An employee who executes a broad release effectively gambles, exchanging unknown rights for a few hundred or a few thousand dollars to which he is otherwise unconditionally entitled. In effect, the employer requests a pervasive release in order to transfer to the employee the risk of extinguishing an unknown claim. In the language of Hydradry, a pervasive release is a “side deal”4 in which the employer extracts a gratuitous (although usually valueless) release of all claims in exchange for money unconditionally owed to the employee. (If an employee signs a pervasive release as part of a “side deal” and later discovers a valuable but released claim, the employee perhaps looks for compensation from the attorney who advise the employee to grant the release.) Although inconsequential in the typical civil case (for which settlement requires no judicial review), an employer is not entitled to use an FLSA claim (a matter arising from the employer’s failing to comply with the FLSA) to leverage a release from liability unconnected to the FLSA.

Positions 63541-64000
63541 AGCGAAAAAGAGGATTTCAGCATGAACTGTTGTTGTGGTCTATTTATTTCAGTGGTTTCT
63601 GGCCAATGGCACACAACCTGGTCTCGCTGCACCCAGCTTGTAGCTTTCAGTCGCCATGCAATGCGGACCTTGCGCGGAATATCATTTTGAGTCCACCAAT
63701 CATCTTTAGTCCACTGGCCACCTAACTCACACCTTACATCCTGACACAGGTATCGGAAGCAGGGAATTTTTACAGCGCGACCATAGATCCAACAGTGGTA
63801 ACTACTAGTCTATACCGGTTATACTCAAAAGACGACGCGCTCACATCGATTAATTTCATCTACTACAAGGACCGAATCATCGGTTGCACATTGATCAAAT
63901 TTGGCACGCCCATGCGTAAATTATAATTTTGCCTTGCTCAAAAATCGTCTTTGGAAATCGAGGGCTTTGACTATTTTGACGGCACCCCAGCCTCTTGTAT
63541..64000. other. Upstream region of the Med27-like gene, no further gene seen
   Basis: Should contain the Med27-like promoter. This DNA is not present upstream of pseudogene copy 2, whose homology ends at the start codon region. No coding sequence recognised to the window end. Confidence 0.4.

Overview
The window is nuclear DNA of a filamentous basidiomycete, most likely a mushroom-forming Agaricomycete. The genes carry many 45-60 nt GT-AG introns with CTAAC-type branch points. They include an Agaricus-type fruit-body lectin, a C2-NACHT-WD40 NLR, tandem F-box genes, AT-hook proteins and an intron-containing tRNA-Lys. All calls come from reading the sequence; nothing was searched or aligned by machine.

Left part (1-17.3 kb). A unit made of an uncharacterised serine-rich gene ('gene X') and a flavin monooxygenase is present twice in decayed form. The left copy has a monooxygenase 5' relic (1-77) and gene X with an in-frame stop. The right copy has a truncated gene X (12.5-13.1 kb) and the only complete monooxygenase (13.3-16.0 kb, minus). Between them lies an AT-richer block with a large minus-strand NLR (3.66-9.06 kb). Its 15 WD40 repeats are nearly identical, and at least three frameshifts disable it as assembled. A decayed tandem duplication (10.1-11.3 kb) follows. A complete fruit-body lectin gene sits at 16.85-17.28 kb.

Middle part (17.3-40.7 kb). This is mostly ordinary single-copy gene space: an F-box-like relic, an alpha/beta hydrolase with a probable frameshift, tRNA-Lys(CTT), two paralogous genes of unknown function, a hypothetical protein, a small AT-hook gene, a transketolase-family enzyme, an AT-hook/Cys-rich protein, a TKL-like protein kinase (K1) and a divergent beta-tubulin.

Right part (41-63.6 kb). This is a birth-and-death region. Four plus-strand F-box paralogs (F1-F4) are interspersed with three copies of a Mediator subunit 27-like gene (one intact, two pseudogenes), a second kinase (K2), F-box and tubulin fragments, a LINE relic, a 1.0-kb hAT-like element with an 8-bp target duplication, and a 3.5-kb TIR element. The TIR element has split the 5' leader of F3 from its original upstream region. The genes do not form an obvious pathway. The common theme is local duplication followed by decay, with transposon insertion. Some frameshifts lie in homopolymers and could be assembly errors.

Lynn’s Food’s imposition of the duty to scrutinize an FLSA compromise necessarily implies the court’s duty to scrutinize the claims and the defenses presented by the pleadings. An employee seeking to vindicate his FLSA rights often desperately needs his wages, and both the employee and the employer want promptly to resolve the matter. In a claim for unpaid wages, each party estimates the number of hours worked and the plaintiff’s wage (i.e., establishes a range of recovery), and the court evaluates the relative strength of the parties’ legal argument asserted in the particular case. However, in an FLSA action, neither party typically attempts to value the claims not asserted by the pleadings but within the scope of a pervasive release—that is, those “known and unknown,” or “past, present, and future,” or “statutory or common law,” or other claims included among the boiler plate, but encompassing, terms unfailingly folded into the typical general release.6 Absent some knowledge of the value of the released claims, the fairness of the compromise remains indeterminate. See, e.g., Alba Conte & Herbert B. Newberg, Newberg on Class Actions § 12:15, at 313 (4th ed. 2002) (“Of course, in order independently and objectively to evaluate the adequacy of the entire settlement . . ., the court must possess sufficient evidence or information to weigh the strengths and weaknesses of the additional . . . claims.”).